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New Zealand Cycle Touring Route - Clyde to Haast

This cycling ride starts at Clyde which is at the end of the Otago Rail Trail and the first section goes to Wanaka which is a distance of 76.6 kilometers. 

As you head into Wanaka after crossing the Clutha river there is the option of riding on the track alongside the Clutha river into Wanaka which is well worth doing.

Clutha River



From Wanaka it is 63.6 kilometers to Makaroa and then it is a further 79.4 kilometers to Haast township which is located on the west coast.
There is a reasonable hill to climb just out of Lake Hawea and from Makaroa you climb up the Haast mountain pass into Mount Aspiring National Park which reaches a height of 564m at the summit. The reward as well as the stunning scenery is a long downhill into the Haast township. This ride takes you through some great country and there are many highlights including the ride alongside the Clutha river into Wanaka.

Lake Hawea

Great country to ride through

Surprise it is wet on the west coast





Great Downhill Ride into Haast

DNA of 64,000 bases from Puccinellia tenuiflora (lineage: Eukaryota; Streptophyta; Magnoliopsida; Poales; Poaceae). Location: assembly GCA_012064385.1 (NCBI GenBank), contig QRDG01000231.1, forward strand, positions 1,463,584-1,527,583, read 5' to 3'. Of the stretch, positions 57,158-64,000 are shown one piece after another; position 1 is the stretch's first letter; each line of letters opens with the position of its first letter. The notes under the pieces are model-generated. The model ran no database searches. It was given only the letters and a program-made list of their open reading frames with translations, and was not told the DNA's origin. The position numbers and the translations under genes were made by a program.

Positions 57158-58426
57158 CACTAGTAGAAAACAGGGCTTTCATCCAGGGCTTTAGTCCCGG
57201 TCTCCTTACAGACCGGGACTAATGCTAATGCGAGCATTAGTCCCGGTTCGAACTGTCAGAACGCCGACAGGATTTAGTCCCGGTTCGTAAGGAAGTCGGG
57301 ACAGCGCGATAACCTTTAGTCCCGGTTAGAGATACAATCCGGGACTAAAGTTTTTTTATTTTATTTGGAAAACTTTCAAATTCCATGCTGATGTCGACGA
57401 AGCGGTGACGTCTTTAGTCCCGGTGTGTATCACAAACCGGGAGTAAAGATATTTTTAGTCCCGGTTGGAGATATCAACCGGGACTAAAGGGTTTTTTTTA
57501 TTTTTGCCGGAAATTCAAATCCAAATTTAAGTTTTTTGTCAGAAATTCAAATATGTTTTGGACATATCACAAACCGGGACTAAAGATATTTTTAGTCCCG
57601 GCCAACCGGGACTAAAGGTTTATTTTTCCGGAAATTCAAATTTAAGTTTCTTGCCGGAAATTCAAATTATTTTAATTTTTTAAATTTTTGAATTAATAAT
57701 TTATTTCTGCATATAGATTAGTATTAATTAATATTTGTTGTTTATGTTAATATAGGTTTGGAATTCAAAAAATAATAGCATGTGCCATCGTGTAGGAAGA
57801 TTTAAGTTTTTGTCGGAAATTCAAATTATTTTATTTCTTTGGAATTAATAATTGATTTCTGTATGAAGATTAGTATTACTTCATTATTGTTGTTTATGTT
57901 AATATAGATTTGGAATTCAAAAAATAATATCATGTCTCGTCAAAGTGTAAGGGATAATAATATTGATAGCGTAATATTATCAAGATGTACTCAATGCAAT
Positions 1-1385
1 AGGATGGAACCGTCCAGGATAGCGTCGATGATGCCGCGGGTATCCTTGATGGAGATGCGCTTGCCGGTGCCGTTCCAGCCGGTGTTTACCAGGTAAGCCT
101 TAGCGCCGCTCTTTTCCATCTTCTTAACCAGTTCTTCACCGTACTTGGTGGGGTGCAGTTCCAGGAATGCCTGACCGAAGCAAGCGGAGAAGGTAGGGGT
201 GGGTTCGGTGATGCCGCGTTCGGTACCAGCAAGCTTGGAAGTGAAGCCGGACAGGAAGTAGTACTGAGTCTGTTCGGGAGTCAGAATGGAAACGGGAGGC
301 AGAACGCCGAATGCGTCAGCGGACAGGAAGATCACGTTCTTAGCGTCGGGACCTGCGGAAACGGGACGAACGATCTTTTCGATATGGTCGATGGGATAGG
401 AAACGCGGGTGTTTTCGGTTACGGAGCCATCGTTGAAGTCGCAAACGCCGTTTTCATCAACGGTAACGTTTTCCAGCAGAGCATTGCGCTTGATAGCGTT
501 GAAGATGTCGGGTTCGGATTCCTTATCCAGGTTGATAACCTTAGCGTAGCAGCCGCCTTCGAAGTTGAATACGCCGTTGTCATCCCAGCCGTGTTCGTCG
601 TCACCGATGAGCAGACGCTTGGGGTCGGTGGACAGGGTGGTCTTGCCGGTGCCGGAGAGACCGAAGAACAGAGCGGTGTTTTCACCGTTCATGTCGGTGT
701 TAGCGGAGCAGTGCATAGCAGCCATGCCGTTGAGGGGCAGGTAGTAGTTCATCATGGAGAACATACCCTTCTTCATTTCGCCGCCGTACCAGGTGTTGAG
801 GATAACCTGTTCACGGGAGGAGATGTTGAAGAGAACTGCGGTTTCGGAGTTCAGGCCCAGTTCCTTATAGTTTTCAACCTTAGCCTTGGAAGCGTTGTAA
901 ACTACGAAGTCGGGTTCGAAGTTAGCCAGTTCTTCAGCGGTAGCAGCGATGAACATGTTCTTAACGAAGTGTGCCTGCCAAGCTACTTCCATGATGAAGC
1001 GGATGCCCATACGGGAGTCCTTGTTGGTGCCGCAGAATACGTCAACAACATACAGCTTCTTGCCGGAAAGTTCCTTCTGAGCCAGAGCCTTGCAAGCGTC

April 15, 2014

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New Zealand Cycle Touring Route - The Nevis Valley

The Nevis Valley

The Nevis is a cycle ride in New Zealand that starts at Garston in Northern Southland and finishes in Bannockburn in Central Otago.

It is 67.2 kilometers long and is the highest public road in New Zealand at 1300 metres although it is not recommended for cars. The road is closed in the winter and the weather is very changeable as we found out. The road is gravel and there are 20 odd fords to ride through. There are two steep climbs and a long downhill into Bannockburn.

We did the ride on touring bikes and camped by the river on the way through. As mentioned conditions are very changeable so you need to be well prepared for cold weather including snow. We camped in the Nevis in March and there was ice on our tent when we woke up after a sudden front sweep through overnight. The ride is suitable for mountain bikes with light loads.

Overall the Nevis is a fantastic experience and is highly recommended because it gets you of the main roads into the back country of the South Island.





Its worth all the effort!

Cycling the Nevis Valley
Great back country

At the top

Lots of climbing!

Not to mention fords

And it can be windy


The Nevis Valley Video